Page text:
TRANSCRIPT

Will Scalise shooting prompt scrutiny of political rhetoric?

To what degree did political climate contribute to attack on GOP baseball team? Reaction and analysis from the 'Special Report' All-Star panel

 

This is a rush transcript from "Special Report with Bret Baier," June 14, 2017. This copy may not be in its final form and may be updated.

(BEGIN VIDEO CLIPS)

REP. JEFF DUNCAN, R-S.C.: I know what he asked me. I know how I answered. I know what happened. So I am making the assumption that he was targeting Republicans.

REP. CHUCK FLEISCHMANN, R-TENN.: There was a barrage of gunfire, and it was chaotic, it was horrible.

SEN. RAND PAUL, R-KY.: Without the Capitol Hill police, it would have been a massacre.

REP. JOE BARTON, R-TEXAS: They attacked the shooter and that saved our lives. And in doing so, they injured themselves. It was remarkable heroism.

(END VIDEO CLIPS)

CHRIS WALLACE, ANCHOR: Republican members of Congress describing a frightening scene this morning when it gunmen attacked them as they practice for tomorrow's bipartisan Congressional baseball game.

Time to bring in the panel: Steve Hilton, host of "The Next Revolution" here on Fox News Channel; Katie Pavlich from Townhall.com; Susan Page, Washington bureau chief at USA Today, and syndicated columnist Charles Krauthammer.

Susan, I am sure you have talked to a bunch of people today on Capitol Hill. How shaken are they? How hard has this hit them?

SUSAN PAGE, USA TODAY: I think it has hit people pretty hard. And I think they are shaken both because of the sense of personal peril in that most members of Congress don't have security with them, but also, and maybe this will be short-lived, but I think there's also a sense of have we gone so far in the fierceness of our political debates and in things like social media postings that go over the line of civil discourse that we ought to try to step back? As I said, we've had that debate before. Is this the time when it has a more lasting effect than it's had?

WALLACE: I want to pick up on that a little bit later. But Katie, let me ask you, what have you been hearing from members and staff, just the resonance, the echo effect of this terrible event.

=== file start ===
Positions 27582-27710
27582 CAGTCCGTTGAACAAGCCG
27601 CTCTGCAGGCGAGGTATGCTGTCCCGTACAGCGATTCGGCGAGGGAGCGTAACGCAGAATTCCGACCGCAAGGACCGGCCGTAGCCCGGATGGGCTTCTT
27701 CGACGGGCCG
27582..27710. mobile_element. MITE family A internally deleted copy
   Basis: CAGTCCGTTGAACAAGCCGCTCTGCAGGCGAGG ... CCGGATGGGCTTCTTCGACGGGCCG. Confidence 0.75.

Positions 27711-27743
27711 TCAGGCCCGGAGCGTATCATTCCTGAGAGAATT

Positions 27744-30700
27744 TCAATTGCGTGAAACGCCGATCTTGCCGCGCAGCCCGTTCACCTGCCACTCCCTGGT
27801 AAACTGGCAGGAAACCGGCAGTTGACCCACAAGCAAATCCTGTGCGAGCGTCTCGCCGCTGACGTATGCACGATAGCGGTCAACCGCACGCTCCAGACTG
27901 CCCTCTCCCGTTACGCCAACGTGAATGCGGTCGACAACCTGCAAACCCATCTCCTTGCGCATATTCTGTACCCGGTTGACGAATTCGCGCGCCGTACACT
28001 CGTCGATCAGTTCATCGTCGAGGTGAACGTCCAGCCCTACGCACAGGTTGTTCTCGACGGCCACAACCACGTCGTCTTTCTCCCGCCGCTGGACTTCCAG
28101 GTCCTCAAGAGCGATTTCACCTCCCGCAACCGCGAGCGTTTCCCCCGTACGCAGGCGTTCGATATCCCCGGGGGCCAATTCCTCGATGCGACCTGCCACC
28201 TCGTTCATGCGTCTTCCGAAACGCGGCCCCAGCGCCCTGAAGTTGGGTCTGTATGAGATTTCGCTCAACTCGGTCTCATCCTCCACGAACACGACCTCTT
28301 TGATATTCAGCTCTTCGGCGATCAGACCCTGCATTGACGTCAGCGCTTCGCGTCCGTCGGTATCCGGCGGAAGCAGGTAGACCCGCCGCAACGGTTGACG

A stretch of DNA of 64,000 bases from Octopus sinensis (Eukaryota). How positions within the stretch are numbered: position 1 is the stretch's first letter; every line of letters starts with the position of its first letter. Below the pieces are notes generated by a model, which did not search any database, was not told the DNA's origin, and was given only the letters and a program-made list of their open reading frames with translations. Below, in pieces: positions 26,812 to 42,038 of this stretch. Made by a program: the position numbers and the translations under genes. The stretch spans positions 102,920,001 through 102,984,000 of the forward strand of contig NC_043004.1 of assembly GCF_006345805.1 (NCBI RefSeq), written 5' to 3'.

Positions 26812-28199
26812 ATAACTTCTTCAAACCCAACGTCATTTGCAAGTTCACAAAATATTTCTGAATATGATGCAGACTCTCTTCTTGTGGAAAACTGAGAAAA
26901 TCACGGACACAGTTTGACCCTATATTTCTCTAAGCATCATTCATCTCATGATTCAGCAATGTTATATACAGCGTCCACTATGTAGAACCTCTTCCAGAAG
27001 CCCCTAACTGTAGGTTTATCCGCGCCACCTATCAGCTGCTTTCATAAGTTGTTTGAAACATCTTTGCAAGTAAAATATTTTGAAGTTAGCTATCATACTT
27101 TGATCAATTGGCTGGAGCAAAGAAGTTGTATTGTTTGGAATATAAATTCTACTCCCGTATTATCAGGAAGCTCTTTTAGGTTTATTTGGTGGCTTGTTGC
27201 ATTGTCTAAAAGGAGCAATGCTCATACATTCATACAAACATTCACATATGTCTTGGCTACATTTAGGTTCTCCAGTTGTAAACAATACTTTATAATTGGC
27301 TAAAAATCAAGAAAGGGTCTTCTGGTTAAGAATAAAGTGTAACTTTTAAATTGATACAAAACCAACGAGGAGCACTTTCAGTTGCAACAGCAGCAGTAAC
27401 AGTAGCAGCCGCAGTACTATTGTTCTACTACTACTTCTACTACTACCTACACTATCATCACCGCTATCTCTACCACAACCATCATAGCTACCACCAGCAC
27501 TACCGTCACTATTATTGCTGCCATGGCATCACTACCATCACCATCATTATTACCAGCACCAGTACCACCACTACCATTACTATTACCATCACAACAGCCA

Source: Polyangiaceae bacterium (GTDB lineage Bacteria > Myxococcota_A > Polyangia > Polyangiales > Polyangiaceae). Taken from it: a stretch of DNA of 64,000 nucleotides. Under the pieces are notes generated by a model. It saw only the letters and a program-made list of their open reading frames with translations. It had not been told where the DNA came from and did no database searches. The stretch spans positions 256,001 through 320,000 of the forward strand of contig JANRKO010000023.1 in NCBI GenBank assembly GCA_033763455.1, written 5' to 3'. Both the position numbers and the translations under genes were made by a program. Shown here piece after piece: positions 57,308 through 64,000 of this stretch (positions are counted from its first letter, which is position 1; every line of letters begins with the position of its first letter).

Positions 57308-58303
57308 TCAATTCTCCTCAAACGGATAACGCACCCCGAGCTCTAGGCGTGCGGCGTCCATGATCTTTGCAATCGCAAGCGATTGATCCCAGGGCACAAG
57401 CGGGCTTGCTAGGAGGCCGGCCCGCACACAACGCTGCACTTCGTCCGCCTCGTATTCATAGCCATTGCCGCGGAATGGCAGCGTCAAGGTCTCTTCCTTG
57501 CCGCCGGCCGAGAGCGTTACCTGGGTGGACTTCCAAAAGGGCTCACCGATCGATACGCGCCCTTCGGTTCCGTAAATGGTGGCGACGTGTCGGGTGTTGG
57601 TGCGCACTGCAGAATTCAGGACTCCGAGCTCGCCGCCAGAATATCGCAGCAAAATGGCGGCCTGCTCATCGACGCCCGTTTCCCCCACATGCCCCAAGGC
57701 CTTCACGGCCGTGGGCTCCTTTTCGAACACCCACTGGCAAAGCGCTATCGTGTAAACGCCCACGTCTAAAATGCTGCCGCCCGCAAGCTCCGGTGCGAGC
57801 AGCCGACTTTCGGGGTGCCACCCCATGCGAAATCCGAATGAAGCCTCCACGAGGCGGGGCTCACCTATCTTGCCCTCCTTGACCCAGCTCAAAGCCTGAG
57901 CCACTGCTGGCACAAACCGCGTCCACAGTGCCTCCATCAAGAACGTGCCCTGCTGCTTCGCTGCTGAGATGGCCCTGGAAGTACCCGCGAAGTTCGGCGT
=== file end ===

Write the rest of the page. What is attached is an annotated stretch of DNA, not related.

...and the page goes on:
KATIE PAVLICH, TOWNHALL.COM: Clearly the theme of the day has been unity, and I think it's important to point out that Republicans were targeted because of who they are, because of what they believe in, because the ideas and policies that they have pushed forward. And unity doesn't mean that Republicans and Democrats have to agree. It simply means that they have to make better arguments about their policies rather than going to a lazy debate, quite frankly, about dehumanizing their opponents, talking to each other like their enemies and they can't come together on these issues. Democrats are now inviting Republicans over to the Democratic club to have dinner. I think they're reaching out across the aisle. But in terms on long term, unfortunately it seems that a lot of the members are pessimistic about whether this unity theme can continue.

WALLACE: Steve, I want to pick up on this, and to the degree that we can make sense of a senseless act, because we have learned a few things today about the shooter, James Hodgkinson. He was a volunteer for Bernie Sanders. That's mild. He was a member of a much rougher group called Terminate the Republican Party. And some conservatives today have been saying, well, this is kind of an extreme example of the growing anger on the left. To what degree do we ascribe rational political motives to this and to what degree do we just say it's the act of a deranged individual?

STEVE HILTON, FOX NEWS: I have to be honest. I think it is almost certain to be the case that it is the latter. I think that it's helpful that this terrible event is prompting this conversation about the nature of our political discourse. I think that's a good thing. I think that as you said earlier in the show, if something good comes out of it, that will be great. I am pessimistic about that too because we've heard it before.

But I think to actually link this to political motives is I think going too far. There are plenty of people who say extreme things, too many people who say extreme things on social media and elsewhere about policy, but they don't go out and shoot people. And this person clearly went out intending to shoot people. So I think in the end, the action itself is the product of a deranged mind, and we shouldn't read too much into that. But we should be having this conversation about the nature of our politics. We should be having it anyway, but if today prompts us to do it, that's a good thing.

WALLACE: Charles, how much reason should we ascribe to an unreasonable and senseless act?

CHARLES KRAUTHAMMER, SYNDICATED COLUMNIST: Senseless I'm not sure is true here. This is a guy who went out not to shoot people. He went out to shoot Republicans. That was clear when he asked who these people were.

It's a combination. First of all, you've got a guy who is living out of a car since March. So you know this is a man who is somewhat unhinged. Who knows? His life is falling apart, though he seems to have had sort of a normal adulthood, or at least he didn't have any signs of psychosis.

Let me just contrast this the shooting of Gabby Giffords, which is the only analogous event.

WALLACE: The Arizona congresswoman.